Monday, May 30, 2011


We are on our way into the Chesapeake, off Virginia beach, in the dark, in heavy squalls.  The rain comes down in buckets. We have several AIS targets but most are not a concern.  We hear a "securite" call on the VHF. A research vessel is doing some type of survey, gives a course, location and references several buoys.  We are not too far apart, about 4 miles, we see the vessel on the AIS and watch it as it closes on us.  The beauty of the AIS is that not only do we see the nice little green AIS image on the radar but when we cursor over it the vessel name & details show up, even after the squall hits and we are "blinded by the rain"!  No radar image just a big yellow screen of "snow" with an AIS image.  I hail the boat on the VHF.  Immediately the captain replies, I tell her of our course and intentions.  "No problem captain we have you on the AIS. We'll be doing a 180 before R4, maintain your course, no conflict".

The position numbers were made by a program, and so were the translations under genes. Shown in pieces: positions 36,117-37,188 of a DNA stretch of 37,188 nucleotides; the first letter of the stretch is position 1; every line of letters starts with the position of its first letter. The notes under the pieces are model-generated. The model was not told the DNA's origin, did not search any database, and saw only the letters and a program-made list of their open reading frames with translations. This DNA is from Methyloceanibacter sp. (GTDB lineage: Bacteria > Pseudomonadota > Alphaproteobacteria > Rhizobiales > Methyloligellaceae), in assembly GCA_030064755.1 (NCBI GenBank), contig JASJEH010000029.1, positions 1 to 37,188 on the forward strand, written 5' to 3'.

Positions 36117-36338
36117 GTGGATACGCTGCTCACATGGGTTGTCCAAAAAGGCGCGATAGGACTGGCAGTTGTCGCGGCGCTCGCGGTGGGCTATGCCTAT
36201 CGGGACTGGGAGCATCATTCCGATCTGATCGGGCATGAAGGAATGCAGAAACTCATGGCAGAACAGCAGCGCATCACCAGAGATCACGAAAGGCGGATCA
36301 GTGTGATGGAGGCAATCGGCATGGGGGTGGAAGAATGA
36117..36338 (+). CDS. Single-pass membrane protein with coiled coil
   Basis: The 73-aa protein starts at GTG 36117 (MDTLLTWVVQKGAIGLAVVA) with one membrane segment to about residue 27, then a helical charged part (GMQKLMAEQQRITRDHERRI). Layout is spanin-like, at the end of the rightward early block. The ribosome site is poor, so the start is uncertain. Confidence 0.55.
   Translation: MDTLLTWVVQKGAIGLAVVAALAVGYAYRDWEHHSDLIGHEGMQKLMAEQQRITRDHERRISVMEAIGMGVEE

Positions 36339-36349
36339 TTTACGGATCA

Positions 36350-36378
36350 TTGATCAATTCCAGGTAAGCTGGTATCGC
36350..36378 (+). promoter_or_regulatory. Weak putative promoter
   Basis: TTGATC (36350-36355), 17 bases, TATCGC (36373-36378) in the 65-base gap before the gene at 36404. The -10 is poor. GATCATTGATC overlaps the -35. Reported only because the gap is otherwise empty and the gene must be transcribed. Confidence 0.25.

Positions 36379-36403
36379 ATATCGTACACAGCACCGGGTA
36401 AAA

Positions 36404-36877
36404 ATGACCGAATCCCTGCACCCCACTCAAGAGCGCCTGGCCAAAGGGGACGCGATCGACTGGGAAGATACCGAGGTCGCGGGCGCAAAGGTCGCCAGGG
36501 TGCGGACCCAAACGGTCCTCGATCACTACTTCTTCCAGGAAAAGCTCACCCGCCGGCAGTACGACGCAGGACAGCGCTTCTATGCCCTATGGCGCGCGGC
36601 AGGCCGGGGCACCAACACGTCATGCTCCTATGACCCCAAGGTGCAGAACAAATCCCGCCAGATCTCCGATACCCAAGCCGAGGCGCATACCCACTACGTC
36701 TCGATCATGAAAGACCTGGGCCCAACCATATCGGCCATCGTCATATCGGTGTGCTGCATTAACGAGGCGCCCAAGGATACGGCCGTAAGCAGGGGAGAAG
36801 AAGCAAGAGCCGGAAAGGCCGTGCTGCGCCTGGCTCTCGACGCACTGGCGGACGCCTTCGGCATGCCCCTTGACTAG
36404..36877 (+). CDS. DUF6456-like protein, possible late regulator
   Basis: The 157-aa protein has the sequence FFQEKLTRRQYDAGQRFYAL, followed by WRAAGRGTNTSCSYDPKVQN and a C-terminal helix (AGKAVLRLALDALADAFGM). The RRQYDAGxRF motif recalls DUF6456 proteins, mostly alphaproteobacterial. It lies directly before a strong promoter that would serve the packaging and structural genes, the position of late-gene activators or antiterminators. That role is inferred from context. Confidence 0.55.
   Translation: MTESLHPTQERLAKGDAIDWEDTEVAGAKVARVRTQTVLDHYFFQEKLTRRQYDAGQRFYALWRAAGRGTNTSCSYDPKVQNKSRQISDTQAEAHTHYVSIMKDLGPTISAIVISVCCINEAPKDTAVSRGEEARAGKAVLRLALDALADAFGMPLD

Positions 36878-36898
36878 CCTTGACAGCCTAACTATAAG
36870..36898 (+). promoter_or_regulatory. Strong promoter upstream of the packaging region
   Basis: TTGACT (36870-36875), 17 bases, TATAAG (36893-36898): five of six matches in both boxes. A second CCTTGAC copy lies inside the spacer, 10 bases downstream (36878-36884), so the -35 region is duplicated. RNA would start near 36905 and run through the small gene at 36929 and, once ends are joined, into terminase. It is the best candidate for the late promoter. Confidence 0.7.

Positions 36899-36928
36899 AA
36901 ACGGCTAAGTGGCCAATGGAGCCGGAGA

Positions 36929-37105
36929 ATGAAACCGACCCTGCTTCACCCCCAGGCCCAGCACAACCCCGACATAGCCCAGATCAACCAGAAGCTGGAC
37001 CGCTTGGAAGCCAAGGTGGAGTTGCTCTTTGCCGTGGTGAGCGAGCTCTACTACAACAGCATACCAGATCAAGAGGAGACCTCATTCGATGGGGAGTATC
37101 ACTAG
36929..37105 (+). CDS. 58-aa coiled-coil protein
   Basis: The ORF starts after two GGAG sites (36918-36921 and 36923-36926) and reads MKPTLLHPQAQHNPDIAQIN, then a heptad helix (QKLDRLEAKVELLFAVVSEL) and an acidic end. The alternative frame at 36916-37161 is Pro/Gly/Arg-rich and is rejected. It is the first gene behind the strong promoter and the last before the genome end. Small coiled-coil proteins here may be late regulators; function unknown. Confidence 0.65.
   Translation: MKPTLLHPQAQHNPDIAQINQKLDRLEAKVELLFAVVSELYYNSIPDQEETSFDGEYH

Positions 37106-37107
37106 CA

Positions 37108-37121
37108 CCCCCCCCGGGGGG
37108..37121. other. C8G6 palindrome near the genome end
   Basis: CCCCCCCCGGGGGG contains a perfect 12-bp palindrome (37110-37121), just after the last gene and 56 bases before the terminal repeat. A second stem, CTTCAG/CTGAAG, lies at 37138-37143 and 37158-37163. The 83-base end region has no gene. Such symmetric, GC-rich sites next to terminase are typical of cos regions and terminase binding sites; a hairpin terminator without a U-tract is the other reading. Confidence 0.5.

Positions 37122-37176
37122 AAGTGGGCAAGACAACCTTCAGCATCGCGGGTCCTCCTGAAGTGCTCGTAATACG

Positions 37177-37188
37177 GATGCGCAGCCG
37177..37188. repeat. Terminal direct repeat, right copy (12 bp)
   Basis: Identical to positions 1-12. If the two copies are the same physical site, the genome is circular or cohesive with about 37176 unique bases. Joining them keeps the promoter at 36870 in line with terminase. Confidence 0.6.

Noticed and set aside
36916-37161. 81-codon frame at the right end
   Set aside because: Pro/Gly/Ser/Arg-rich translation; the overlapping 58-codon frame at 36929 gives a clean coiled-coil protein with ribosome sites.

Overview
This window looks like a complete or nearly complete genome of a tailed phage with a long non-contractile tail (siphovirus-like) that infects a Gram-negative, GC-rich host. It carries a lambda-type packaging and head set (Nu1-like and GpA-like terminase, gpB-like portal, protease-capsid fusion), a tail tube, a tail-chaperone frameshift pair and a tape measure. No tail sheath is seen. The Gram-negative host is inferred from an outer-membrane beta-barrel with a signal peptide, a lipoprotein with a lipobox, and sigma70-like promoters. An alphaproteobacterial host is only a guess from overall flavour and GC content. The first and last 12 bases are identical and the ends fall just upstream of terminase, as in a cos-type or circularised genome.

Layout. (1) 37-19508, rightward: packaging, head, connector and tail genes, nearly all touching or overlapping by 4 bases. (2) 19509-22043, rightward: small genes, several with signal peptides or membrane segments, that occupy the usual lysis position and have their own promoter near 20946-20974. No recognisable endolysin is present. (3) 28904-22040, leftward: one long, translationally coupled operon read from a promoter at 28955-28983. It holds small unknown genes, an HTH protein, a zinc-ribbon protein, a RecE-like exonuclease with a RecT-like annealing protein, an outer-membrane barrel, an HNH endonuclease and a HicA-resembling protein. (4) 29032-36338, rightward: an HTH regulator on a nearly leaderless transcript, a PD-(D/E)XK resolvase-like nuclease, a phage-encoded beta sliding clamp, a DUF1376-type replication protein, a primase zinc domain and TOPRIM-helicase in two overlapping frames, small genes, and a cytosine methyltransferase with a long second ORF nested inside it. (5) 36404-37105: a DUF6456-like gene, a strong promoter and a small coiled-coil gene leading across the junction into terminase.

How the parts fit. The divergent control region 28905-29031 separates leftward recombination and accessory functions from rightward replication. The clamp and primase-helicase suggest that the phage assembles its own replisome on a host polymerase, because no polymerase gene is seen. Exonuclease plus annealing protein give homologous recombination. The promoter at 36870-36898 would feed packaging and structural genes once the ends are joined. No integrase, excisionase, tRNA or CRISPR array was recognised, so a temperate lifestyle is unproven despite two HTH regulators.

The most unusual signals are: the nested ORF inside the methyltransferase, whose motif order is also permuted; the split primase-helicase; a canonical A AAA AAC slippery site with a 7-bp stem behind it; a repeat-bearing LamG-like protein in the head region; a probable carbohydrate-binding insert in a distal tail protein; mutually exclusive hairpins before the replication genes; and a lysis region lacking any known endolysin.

I have had some discussions in the past with other boaters. Some felt the benefit of a Class B AIS was minimal as they did not feel commercial traffic would pay any attention to Class B recreational traffic.

On this particular night, with this particular vessel I was glad I was "broadcasting".  After the radar the AIS is my favorite tool.  I'd rather be NORDO than be without the radar & AIS.

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